How to Determine the Right Bankruptcy Software

Consider how many people in your office will use the software and how they’ll use it. Some licenses require an attorney to file the petition; others allow paralegals or virtual assistants to e-file under the attorney’s license. Pricing is also different depending on how many people will use the software. Take that into consideration before making a decision.

Another aspect to consider is post-filing forms, like motions to convert. Do you like the pre-designed forms that come with the package? Does it have the functions that you want? Most software offers a free demo so make sure you see how the post-filing works, not just the petition itself.

Filling for Bankruptcy by Your Self Chapter 7 or Chapter 13

While there are several forms of bankruptcy, most individuals filing personal bankruptcy will choose either chapter 7 or chapter 13. In chapter 7 bankruptcies, which are the most common type, non-exempt assets are sold to pay off creditors, and remaining debt is discharged.

This excludes non-dischargeable debt such as child support and student loans. While chapter 7 bankruptcy is a good option for those with little income and assets, chapter 13 is a better choice for those with higher income or more significant assets.

In a chapter 13 bankruptcy, instead of immediately discharging debt, you’ll have a 3-to-5-year plan to pay off creditors, at the end of which most of your remaining unsecured debt will be discharged. A bankruptcy attorney will help you decide which chapter would be most beneficial in your situation.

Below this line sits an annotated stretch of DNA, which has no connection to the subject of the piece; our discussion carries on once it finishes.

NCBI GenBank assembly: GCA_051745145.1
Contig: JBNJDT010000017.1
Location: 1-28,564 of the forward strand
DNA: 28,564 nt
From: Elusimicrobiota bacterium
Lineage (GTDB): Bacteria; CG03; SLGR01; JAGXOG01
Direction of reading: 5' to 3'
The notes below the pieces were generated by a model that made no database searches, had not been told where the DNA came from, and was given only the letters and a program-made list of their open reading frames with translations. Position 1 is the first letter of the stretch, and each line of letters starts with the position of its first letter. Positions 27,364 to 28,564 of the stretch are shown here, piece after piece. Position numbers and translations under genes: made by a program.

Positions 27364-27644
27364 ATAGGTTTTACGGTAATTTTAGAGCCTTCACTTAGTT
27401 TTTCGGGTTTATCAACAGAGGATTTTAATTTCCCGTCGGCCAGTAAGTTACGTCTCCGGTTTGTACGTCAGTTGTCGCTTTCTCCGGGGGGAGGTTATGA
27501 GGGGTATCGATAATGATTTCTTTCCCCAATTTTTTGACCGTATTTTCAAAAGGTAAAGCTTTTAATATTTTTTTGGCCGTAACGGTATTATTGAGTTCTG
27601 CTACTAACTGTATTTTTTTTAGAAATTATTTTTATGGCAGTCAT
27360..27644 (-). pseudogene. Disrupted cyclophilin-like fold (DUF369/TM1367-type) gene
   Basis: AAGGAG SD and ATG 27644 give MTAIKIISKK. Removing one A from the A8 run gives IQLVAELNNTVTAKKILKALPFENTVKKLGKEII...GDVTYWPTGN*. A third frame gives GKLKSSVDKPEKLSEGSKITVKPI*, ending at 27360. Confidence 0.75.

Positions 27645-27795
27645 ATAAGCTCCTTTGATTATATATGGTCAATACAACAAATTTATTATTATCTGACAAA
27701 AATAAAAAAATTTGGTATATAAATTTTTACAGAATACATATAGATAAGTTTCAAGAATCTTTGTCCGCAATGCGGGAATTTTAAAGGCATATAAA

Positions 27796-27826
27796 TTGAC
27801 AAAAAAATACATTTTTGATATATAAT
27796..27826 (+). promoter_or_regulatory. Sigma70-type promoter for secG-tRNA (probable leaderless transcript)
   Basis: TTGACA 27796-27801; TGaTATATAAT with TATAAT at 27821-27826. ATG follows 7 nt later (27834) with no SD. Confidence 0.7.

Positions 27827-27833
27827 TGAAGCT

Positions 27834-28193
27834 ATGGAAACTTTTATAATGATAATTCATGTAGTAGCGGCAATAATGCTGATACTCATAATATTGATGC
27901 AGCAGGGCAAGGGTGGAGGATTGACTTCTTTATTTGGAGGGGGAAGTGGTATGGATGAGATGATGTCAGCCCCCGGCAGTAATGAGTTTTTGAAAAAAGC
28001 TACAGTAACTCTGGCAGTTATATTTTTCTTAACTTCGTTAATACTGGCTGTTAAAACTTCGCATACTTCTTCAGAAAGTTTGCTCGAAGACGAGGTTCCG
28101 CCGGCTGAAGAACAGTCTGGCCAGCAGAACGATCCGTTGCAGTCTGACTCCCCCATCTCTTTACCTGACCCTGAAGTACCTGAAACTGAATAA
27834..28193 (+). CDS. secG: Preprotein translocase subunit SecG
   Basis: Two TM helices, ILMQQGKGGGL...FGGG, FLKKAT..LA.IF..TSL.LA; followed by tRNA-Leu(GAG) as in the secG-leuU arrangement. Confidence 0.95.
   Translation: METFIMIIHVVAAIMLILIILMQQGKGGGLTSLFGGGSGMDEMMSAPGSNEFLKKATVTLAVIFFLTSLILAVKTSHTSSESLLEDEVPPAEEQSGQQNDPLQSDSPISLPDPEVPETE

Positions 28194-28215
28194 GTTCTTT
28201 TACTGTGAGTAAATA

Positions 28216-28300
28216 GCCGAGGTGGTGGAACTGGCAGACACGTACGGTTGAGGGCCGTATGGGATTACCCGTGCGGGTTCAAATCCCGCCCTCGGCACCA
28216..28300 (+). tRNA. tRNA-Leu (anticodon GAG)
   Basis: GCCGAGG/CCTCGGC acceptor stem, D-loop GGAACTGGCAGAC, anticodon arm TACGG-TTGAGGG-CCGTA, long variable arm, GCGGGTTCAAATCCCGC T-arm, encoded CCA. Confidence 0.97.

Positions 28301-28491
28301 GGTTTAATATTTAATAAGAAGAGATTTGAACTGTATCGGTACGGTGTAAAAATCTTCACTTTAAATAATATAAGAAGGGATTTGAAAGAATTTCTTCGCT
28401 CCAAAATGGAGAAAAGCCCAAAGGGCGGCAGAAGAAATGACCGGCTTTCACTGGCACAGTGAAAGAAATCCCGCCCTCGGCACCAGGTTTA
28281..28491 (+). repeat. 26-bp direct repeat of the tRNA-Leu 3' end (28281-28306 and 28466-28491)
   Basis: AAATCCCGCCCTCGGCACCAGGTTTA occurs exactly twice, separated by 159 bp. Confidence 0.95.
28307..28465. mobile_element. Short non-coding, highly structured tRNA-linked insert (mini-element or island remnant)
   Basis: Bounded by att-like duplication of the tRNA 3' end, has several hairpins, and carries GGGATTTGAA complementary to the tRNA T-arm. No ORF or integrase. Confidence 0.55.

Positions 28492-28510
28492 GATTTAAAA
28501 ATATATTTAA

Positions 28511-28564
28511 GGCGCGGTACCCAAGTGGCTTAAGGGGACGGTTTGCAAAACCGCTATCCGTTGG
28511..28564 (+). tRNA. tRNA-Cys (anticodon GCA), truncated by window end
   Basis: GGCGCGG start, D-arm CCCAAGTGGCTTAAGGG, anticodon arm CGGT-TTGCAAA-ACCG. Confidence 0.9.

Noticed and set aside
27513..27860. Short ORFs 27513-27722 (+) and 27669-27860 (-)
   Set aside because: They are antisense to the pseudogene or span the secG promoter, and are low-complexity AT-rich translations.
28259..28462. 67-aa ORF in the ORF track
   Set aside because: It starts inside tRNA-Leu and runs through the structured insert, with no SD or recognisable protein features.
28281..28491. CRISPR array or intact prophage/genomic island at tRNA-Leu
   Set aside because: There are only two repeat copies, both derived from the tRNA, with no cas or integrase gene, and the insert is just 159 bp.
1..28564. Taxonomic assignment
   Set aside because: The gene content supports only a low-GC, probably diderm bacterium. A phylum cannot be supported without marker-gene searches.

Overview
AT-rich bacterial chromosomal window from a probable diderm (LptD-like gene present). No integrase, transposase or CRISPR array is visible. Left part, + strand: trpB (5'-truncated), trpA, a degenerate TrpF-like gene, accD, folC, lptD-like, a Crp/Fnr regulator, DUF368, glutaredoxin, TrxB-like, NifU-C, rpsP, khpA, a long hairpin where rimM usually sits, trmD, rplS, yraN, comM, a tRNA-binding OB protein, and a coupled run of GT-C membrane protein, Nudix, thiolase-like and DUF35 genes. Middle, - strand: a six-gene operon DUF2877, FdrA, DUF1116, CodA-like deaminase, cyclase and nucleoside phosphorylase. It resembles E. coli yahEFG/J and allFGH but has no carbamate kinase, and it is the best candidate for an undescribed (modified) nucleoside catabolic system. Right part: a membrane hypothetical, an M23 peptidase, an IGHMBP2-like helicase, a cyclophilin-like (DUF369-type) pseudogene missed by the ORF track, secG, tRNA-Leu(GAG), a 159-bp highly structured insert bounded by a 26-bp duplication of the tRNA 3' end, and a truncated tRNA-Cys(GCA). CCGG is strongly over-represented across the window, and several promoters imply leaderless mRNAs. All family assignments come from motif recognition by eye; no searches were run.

Filling for Bankruptcy Chapter 9

The purpose of chapter 9 is to provide a financially-distressed municipality protection from its creditors while it develops and negotiates a plan for adjusting its debts. Reorganization of the debts of a municipality is typically accomplished either by extending debt maturities, reducing the amount of principal or interest, or refinancing the debt by obtaining a new loan.

Similar to other chapters, chapter 9 is significantly different in that there is no provision in the law for liquidation of the assets of the municipality and distribution of the proceeds to creditors. Such a liquidation or dissolution would undoubtedly violate the Tenth Amendment to the Constitution and the reservation to the states of sovereignty over their internal affairs. Indeed, due to the severe limitations placed upon the power of the bankruptcy court in chapter 9 cases (required by the Tenth Amendment and the Supreme Court’s decisions in cases upholding municipal bankruptcy legislation), the bankruptcy court generally is not as active in managing a municipal bankruptcy case as it is in corporate reorganizations under chapter 11. The functions of the bankruptcy court in chapter 9 cases are generally limited to approving the petition (if the debtor is eligible), confirming a plan of debt adjustment, and ensuring implementation of the plan. As a practical matter, however, the municipality may consent to have the court exercise jurisdiction in many of the traditional areas of court oversight in bankruptcy, in order to obtain the protection of court orders and eliminate the need for multiple forums to decide issues.